- snare drum
a small double-headed drum, carried at the side or placed on a stationary stand, having snares across the lower head to produce a rattling or reverberating effect. Also called side drum.[1870-75]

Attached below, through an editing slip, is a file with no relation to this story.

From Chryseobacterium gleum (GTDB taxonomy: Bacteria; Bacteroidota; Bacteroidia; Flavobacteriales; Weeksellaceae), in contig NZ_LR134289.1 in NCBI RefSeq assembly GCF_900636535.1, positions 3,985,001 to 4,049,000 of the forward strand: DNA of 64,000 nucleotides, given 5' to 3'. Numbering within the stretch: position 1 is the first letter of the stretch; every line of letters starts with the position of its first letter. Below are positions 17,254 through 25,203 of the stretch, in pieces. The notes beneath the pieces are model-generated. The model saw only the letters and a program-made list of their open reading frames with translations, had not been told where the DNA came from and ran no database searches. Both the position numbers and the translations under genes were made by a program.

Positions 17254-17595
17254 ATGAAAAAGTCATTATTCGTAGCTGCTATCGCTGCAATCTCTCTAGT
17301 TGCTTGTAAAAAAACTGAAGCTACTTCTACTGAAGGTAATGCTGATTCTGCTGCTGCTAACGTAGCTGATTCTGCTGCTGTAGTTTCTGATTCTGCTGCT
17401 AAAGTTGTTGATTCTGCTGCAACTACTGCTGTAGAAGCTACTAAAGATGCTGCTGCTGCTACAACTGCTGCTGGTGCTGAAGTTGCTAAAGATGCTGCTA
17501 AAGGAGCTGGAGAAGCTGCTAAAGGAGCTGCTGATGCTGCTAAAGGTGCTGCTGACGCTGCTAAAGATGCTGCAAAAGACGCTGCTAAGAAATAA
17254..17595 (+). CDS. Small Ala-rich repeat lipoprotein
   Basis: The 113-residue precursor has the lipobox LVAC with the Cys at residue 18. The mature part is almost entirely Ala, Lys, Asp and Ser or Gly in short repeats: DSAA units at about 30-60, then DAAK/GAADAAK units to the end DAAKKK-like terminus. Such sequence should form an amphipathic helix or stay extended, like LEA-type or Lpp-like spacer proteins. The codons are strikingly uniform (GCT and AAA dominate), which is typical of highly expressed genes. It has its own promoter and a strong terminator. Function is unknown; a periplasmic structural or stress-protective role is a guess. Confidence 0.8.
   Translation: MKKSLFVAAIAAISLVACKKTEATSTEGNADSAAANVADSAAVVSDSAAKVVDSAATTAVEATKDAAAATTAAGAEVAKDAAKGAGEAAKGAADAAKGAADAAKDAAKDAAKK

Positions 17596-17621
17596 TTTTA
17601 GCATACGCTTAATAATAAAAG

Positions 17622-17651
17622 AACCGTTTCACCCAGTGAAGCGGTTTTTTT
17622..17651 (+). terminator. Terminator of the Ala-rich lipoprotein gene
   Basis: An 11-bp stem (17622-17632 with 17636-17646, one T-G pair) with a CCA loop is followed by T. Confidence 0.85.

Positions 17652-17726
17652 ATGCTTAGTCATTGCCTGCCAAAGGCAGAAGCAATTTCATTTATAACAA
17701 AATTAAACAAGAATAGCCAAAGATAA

* * *also called side drum,military and orchestral percussion instrument having several gut, nylon, wire, or wire-covered silk strings (snares) stretched across the lower, or snare, head; the snares vibrate sympathetically with the lower head (to which vibration is transmitted from the upper, or batter, head by air vibrations inside the drum), causing a snappy, penetrating, relatively high-pitched sound. The modern snare drum has a cylindrical shell of wood, plywood, or metal 5–12 inches (13–30 cm) high and 14–16 inches (35–40 cm) in diameter; deeper models, called field or guard's pattern drums, are used in many military bands. The heads, beaten with two tapered sticks ending in small knobs of wood or nylon, are of calfskin or plastic. They are held in place by a flesh hoop (around which the membrane is lapped) and a counterhoop. Membrane tensioning is by screws that act independently on each head, by metal rods, or, now chiefly in military bands, by rope lacings.Snares were known in ancient Egypt and occur on many modern Middle Eastern tambourines (tambourine). In medieval Europe they appeared on the upper head or sometimes both heads of the tabor drum. Large versions of the tabor developed into the side drum when two sticks, rather than one, were adopted and the snares were transferred to the lower head. It was suspended at the player's left side by a belt or a shoulder strap and was paired with the fife in Swiss infantry (lansquenet) regiments from the 14th century onward, subsequently spreading throughout Europe. The military role of the lansquenet's drum was crucial: it kept the marching pace and beat signals to action.Early forms of the side drum were equal to or slightly greater in height than in diameter. They utilized thicker membranes and sticks than modern instruments, producing a heavier, less brilliant sound. The drum changed most drastically in the 19th century, becoming shallow, and often gaining a brass shell and rod or screw tensioning. Although since the early 17th century the tension of the snares could be controlled by a screw or lever, only in the 20th was a mechanism developed to release them instantaneously (for special effects or to avoid unwanted sympathetic vibrations caused by other instruments). Before the 20th century the membranes of snares were usually of gut.Military playing of the snare drum was learned by rote and oral tradition into the 19th century, and only with the drum's eventual orchestral use did players need musical notation. Certain drummers in Basel, Switzerland, maintain a particularly difficult traditional playing technique. Modern compositions and jazz playing may require special effects, such as those obtained by releasing the snares, striking the rim, or using fingers, nonstandard sticks, or wire brushes. The first conclusively documented orchestral use of the snare drum was by the French composer–viol virtuoso Marin Marais (Marais, Marin) in a storm scene in his opera Alcyone (1706). It reappeared in Rossini's (Rossini, Gioachino) opera La gazza ladra (1817; The Thieving Magpie) with a solo part but did not become a standard orchestral instrument until its use by Nikolay Rimsky-Korsakov (Rimsky-Korsakov, Nikolay) and other Russian composers of the late 19th century. A concerto, the Geigy Festival Concerto for Basel drum and orchestra (1958), was written by the Swiss composer Rolf Liebermann.
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